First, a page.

IF, as a certain Charles Caleb Colton in 1825 first observed, "imitation is the sincerest flattery," then American sculptor Alexander Calder was someone who did not have much time for flattery.
His best-known art form, the mobile, has spawned a welter of trivial imitations, many of them bobbing about merrily in children's bedrooms or disconsolately gathering cobwebs in waiting rooms. Asked in an interview with journalist and art critic Katharine Kuh in 1960 how he felt about his imitators, Calder dismissed them with curt disgust.
Calder was a blunt man. But his warmth and genial humor have also been attested to endlessly by a large array of friends and fellow artists. His work also expresses these traits, clearly showing that they were central to his character. It is significant, therefore, that he expressed with intensity and without laughter his dislike of imitators.
By no means did Calder see the mobile as a merely amusing form of interior decor. He was modest, usually understating the meaning of his work if he said anything about it at all. Although uncomfortable with aesthetic theories and posturing, he is recorded as having been uneasy when David Smith was referred to as the greatest modern American sculptor. He had a conviction about his place. It was not that he had pretensions; it was a question of the seriousness of his work as sculpture, as art, and the orig inality of his inventions.
The persistent tendency of people to describe his mobiles as sources of "fun" seems likely to have dismayed him. He undoubtedly saw himself and his work as pioneering and discovery in the art realm.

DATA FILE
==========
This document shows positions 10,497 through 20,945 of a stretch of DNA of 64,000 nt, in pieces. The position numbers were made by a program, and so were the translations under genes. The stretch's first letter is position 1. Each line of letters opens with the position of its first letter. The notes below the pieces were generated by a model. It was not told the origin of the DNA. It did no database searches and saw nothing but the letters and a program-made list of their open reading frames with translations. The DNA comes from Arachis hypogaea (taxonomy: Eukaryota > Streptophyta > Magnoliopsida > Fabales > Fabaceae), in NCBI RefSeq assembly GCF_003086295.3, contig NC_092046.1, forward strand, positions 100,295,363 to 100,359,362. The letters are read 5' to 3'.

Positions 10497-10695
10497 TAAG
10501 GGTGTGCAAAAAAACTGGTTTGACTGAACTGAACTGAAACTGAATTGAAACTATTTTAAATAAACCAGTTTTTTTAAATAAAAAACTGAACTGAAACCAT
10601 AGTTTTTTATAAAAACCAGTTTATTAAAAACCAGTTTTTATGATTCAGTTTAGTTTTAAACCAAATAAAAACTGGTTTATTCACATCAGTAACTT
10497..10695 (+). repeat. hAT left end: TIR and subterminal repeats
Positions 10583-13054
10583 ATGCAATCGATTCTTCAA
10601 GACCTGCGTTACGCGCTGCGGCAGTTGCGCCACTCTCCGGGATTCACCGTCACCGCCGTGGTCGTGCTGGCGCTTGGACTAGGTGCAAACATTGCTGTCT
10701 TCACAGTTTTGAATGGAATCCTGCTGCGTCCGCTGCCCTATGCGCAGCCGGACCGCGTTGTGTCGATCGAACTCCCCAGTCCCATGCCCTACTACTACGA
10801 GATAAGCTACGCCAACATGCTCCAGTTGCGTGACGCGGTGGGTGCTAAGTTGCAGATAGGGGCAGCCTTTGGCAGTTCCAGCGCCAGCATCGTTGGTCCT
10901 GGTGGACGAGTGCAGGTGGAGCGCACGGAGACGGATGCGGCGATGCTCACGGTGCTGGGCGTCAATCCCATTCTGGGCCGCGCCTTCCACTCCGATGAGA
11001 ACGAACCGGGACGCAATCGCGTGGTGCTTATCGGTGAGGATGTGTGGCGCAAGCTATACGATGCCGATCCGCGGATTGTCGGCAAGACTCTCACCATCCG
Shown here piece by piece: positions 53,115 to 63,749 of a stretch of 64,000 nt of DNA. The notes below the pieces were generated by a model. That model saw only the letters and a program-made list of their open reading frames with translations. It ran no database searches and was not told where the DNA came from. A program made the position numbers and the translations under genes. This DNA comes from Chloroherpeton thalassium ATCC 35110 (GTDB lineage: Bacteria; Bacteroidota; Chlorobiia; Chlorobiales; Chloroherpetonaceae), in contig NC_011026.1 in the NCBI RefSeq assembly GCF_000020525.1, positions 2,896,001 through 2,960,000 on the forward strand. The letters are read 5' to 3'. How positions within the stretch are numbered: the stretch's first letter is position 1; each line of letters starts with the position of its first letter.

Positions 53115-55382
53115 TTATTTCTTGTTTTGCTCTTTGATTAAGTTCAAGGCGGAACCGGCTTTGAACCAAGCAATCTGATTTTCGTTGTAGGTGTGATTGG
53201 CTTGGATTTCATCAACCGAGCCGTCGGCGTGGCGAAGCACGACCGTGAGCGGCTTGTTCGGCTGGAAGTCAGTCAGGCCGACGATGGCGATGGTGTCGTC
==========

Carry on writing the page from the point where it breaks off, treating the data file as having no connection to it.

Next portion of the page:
Calder's mobiles came from two directions: the toys and circus animals he made at the outset of his life as an artist, and a powerful vision of the movements of the elements of the universe. On one occasion, seeing a planetarium show played in fast motion had a profound effect on him.
The mobile, hanging like a chandelier or variously supported from the floor, was a notion concocted by a trained engineer (Calder); its discs, leaves, balls, or blades are attached to wires attached to each other loosely enough to be free to respond to air or hand movements, but are still connected to some central point. There is always a link back to a pivot however wayward or distant the outer reaches of this sculptural "universe" might seem.
Without hiding the way in which his mobiles are constructed - in fact, quite deliberately showing it - Calder was fascinated by the invisible spaces that sculpture involves, by the way spaces between solid forms are brought to life.
This is true also of his stationary sculptures, or "stabiles" as sculptor Hans Arp named them. But with the movements of the mobiles (so named by Marcel Duchamp), these invisible spaces become virtually their raison dtre.
The element of true wit, and both the literal and figurative sense of lightness that informs Calder's work, may be partly to blame for his not always being taken weightily enough. As with the mobiles, apt response to Calder's art is a matter of delicate balance. Of course they are things of enjoyment and delight. But it misses the point not to feel the way they reinvent in their own fresh language essences of motion, unpredictability, intangible forces, natural structures, and sublime relational grace.
Actually a fair amount of serious responses to Calder's mobiles has been articulated over the years. Artists have never found his humor a stumbling block to taking the mobiles seriously enough. Their element of absurdity recommends them as art.
Among the most telling descriptions of the experience of Calder mobiles are those written by Jean-Paul Sartre, the French existentialist philosopher, and by Ben Nicholson, the British painter.
Sartre wrote at some length. In his discussion is this definition of a mobile: "Sculpture suggests movement, painting suggests depth or light. A `mobile' does not `suggest' anything: It captures genuine living movements and shapes them." Sartre goes on to emphasize the mobile's unpredictability as a man-made object, its action "determined by the time of day, the sun, the temperature or the wind...."